DEAR DR. DONOHUE: I read your remarks on shingles. You did your readers a disservice by not mentioning the benefits of the shingles vaccine. I got the shots. A year later I contracted shingles, but it was very mild. – R.H.

R.H., L.P., L.I. and many more regretted that I had not mentioned the shingles vaccine, so I will.

Every year 1 million Americans come down with shingles, and most of these people are in their senior years. Shingles (also called herpes zoster) is the work of the chickenpox virus, which lives on forever in nerve cells after infection with that virus. It lives there in hibernation. In later life, it wakens, travels down the nerve to the skin and produces the shingles rash.

For some, shingles is a most unpleasant interlude lasting around two weeks. For others, however, shingles pain lingers long after its rash clears, and the pain can be agonizing. This is not shingles. It is postherpetic neuralgia, the result of nerve damage done by the virus on its journey to the skin. For a very few, shingles affects the eye and can bring on blindness in that eye.

In May of 2006, the shingles vaccine Zostavax became available for people 60 years old and older. In a lifetime, one in three people will be a victim of shingles. The vaccine cuts in half the number of those who break out with shingles and reduces the severity of an outbreak in most of the rest. It also prevents the dreaded postherpetic neuralgia.

Everyone 60 and older should get the vaccine. Before doing so, inquire about the cost and if it is covered by insurance.

The shingles booklet delves into this topic in greater detail, but it doesn’t mention the vaccine. It was published before there was a vaccine. Readers can obtain a copy by writing: Dr. Donohue – No. 1201, Box 536475, Orlando, FL 32853-6475. Enclose a check or money order (no cash) for $4.75 U.S./$6 Can. with the recipient’s printed name and address. Please allow four weeks for delivery.

DEAR DR. DONOHUE: I have always wondered if shingles is catchy. A neighbor, in the early stages of shingles, decided to attend Easter dinner with her son and his family, which includes three children under 12. Within a week, all three came down with chickenpox. I have my answer. – R.S.

Shingles isn’t catchy. However, there is live chickenpox virus in the rash when it is still in the blister stage. Those who never have had chickenpox can catch chickenpox from it. Since the chickenpox vaccine has had such widespread use, this applies mostly to young, unimmunized infants.

DEAR DR. DONOHUE: I want to get the shingles vaccine. I am 84. I can’t remember if I ever had chickenpox. Is there any danger of getting the shot if you didn’t have chickenpox? – L.L.

Even if you didn’t have chickenpox, you can safely get the shingles vaccine. A person who never had chickenpox doesn’t need the vaccine. However, 99 percent of older people in the United States have evidence in their blood of having had chickenpox, even though they have no recollection of having had it. You can assume you’ve had it.

DEAR DR. DONOHUE: I had the shingles last November, and the pain lasted four months. My family got the shot after seeing what I went through. I am 82. I read that it is unusual to get the shingles twice, but it happened to me. – R.B.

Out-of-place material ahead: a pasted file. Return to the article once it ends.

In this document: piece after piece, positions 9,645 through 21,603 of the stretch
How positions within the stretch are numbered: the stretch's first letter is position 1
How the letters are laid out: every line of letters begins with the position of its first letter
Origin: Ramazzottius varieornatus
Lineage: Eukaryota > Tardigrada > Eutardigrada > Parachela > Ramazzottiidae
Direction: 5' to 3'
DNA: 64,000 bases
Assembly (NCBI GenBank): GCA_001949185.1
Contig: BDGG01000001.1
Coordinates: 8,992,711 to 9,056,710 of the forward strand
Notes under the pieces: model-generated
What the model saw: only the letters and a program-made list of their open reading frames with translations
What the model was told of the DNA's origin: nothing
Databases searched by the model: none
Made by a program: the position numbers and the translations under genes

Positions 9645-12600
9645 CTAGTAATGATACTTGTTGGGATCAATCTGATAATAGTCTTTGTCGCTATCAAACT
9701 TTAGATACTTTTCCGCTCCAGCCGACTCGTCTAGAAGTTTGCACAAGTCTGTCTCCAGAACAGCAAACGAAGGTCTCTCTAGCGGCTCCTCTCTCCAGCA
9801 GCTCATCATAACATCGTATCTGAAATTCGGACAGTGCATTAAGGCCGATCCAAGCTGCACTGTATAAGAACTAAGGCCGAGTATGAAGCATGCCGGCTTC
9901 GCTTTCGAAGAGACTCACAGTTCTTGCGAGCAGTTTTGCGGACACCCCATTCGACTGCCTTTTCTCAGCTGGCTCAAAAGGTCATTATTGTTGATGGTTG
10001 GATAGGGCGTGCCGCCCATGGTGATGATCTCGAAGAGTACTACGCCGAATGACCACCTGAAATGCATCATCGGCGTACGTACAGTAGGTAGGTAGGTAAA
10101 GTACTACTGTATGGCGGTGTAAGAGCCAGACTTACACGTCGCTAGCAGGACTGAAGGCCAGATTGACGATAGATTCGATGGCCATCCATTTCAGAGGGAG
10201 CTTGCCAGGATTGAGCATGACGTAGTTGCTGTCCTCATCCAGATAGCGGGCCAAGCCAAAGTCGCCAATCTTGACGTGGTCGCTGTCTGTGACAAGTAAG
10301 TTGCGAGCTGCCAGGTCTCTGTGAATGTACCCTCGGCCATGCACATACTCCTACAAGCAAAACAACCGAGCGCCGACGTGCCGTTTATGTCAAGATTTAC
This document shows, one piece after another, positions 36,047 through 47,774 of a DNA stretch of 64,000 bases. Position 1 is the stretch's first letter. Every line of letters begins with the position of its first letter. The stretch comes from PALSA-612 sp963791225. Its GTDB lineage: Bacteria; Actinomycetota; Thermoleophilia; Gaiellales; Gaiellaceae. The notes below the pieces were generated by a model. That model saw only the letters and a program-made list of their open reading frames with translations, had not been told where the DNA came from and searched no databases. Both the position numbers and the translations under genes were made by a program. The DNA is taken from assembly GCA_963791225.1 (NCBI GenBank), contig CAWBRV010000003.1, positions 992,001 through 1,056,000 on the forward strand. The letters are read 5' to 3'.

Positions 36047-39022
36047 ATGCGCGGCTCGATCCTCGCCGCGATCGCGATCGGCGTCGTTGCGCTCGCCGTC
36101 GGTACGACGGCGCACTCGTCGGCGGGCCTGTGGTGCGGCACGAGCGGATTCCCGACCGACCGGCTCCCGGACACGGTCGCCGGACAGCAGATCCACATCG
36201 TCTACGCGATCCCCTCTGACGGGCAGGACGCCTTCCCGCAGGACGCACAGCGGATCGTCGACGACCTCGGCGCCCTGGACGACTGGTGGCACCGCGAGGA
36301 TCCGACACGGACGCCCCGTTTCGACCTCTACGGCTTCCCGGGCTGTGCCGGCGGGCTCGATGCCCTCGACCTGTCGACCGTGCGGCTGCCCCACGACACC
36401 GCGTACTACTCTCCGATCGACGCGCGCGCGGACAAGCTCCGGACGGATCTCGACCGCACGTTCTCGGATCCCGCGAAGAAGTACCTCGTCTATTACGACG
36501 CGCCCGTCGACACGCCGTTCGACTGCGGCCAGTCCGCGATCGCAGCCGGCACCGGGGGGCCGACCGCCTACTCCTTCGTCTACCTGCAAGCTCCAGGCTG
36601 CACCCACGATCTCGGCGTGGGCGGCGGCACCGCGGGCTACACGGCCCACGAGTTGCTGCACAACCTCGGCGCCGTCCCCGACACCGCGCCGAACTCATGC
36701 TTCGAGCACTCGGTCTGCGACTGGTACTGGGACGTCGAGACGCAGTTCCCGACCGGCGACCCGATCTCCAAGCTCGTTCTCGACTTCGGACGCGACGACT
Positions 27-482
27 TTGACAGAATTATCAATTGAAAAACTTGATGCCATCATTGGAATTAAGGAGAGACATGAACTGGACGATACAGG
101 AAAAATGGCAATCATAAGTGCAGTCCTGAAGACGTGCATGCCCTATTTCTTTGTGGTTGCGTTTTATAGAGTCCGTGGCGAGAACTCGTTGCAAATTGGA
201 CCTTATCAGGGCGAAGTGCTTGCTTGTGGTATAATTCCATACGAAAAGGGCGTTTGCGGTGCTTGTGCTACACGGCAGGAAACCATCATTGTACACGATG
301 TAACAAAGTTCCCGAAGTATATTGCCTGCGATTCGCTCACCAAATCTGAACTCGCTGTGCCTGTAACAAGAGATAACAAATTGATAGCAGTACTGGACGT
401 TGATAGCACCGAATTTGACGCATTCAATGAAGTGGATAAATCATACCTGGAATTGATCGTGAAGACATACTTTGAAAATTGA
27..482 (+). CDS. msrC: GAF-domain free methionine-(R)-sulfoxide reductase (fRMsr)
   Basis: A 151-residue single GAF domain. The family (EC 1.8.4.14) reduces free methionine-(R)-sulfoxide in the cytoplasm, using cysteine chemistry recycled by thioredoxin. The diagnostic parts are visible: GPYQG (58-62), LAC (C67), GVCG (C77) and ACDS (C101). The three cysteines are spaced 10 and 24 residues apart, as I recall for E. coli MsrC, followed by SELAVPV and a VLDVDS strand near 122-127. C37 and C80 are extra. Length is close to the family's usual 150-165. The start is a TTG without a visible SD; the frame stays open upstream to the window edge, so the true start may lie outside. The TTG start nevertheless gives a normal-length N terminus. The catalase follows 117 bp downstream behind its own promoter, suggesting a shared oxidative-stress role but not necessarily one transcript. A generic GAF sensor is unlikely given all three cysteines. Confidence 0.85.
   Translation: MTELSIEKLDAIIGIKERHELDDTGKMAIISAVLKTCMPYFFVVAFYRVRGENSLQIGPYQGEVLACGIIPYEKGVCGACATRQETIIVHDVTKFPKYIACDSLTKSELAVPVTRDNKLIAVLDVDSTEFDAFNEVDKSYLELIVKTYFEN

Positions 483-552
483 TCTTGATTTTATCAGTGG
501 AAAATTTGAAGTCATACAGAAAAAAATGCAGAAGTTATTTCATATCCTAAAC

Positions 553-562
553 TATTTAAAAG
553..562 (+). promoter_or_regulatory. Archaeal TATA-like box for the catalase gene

Some studies indicate that only 4 percent of those who have had shingles get a second attack. If this is true, it might not be so urgent for people who have had shingles to get the vaccine. Other studies indicate that recurrences are more frequent, so many experts recommend that even those who have had the shingles do get the vaccine.

DEAR DR. DONOHUE: A lot has been said in the past year about the need for girls and young women to receive the vaccine to protect them from the human papillomavirus, which is passed through sexual encounters. Why isn’t it equally important for boys to get the vaccine to prevent them from spreading the virus to females? How do males get it in the first place? – E.G.

Some strains of the human papillomavirus cause cervical cancer. Boys don’t get cervical cancer. The vaccine, therefore, was tested only in females. Its effectiveness for males isn’t known. Studies are under way to determine if the vaccine works in them too.

You want to know who was the first to get a papillomavirus infection, a male or a female? This virus has been a nuisance for humans for a long, long time. How it arose and whether it first appeared in males or females are questions that will never be answered.

DEAR DR. DONOHUE: In January of this year, I was told I had sugar diabetes. I don’t know what type I have. My sugar numbers have been 104 to 110 when I test it. What type do I have, and what should diabetes numbers be? – A.G.

Doctors make a diagnosis of diabetes when the plasma glucose (blood sugar) after an eight-hour overnight fast is 126 mg/dL (6.99 mmol/L) or higher on two separate occasions. Numbers between 100 and 125 (5.5 and 6.93) indicate “prediabetes” – not diabetes, but on the road to it unless some steps are taken to prevent it by losing weight, exercising and watching what you eat.

If you have been given a diagnosis of diabetes, you have type 2 diabetes, the kind that used to be called adult-onset diabetes. It usually can be controlled with diet and oral diabetes medicines. Sometimes, however, type 2 diabetics are required to use insulin for sugar control.

Dr. Donohue regrets that he is unable to answer individual letters, but he will incorporate them in his column whenever possible. Readers may write him or request an order form of available health newsletters at P.O. Box 536475, Orlando, FL 32853-6475. Readers may also order health newsletters from

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